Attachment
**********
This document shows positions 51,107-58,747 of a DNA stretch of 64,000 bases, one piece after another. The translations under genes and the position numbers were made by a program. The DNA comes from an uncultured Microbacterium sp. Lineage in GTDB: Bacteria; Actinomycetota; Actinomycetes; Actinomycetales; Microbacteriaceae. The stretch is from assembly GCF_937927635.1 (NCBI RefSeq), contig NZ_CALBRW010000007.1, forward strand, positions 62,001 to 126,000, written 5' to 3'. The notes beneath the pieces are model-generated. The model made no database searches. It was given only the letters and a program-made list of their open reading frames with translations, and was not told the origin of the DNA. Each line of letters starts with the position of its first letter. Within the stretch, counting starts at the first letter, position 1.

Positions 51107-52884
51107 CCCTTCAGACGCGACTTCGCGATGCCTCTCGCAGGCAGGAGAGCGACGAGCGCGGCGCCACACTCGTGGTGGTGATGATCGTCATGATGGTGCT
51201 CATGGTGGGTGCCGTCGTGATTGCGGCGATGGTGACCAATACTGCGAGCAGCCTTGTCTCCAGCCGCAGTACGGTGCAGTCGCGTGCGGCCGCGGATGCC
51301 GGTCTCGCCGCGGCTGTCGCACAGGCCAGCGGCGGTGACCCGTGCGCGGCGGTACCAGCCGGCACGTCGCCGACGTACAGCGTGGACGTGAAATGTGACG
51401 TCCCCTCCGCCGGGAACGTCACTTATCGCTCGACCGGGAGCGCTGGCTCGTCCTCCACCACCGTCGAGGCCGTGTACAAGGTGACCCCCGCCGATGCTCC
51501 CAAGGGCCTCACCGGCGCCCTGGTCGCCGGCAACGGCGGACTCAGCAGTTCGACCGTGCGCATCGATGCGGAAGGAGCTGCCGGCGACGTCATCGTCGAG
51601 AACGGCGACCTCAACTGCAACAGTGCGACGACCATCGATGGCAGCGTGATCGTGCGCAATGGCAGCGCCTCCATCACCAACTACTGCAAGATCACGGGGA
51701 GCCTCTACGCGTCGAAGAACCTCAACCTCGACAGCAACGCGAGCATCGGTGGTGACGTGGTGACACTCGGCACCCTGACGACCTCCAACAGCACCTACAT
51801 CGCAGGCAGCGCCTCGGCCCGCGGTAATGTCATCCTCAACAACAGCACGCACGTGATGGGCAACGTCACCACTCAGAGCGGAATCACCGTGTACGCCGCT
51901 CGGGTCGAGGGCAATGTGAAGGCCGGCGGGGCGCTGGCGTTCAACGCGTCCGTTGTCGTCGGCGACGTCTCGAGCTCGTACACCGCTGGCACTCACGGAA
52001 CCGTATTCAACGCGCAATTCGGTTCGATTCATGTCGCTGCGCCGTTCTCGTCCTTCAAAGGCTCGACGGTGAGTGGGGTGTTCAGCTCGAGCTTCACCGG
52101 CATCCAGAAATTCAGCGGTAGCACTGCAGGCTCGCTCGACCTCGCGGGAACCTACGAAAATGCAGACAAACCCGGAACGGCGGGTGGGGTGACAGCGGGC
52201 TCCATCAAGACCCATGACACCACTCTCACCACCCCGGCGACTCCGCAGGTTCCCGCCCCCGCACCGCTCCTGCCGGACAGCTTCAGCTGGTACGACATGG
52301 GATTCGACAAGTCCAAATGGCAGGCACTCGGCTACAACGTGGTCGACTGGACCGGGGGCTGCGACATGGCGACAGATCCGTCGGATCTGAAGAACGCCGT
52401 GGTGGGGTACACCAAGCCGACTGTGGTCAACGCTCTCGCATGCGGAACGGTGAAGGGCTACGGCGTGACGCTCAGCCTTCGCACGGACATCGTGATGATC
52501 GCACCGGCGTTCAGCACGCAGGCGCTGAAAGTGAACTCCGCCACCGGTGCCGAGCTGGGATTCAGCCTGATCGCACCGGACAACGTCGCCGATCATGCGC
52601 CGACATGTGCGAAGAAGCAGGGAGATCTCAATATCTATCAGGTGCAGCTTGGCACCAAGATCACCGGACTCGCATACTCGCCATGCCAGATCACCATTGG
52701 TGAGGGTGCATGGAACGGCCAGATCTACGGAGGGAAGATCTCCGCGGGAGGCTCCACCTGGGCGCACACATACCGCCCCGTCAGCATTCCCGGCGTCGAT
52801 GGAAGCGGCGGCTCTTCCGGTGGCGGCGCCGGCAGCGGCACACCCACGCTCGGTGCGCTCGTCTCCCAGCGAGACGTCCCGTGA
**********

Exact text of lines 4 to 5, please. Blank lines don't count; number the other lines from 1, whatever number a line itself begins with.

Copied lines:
51201 CATGGTGGGTGCCGTCGTGATTGCGGCGATGGTGACCAATACTGCGAGCAGCCTTGTCTCCAGCCGCAGTACGGTGCAGTCGCGTGCGGCCGCGGATGCC
51301 GGTCTCGCCGCGGCTGTCGCACAGGCCAGCGGCGGTGACCCGTGCGCGGCGGTACCAGCCGGCACGTCGCCGACGTACAGCGTGGACGTGAAATGTGACG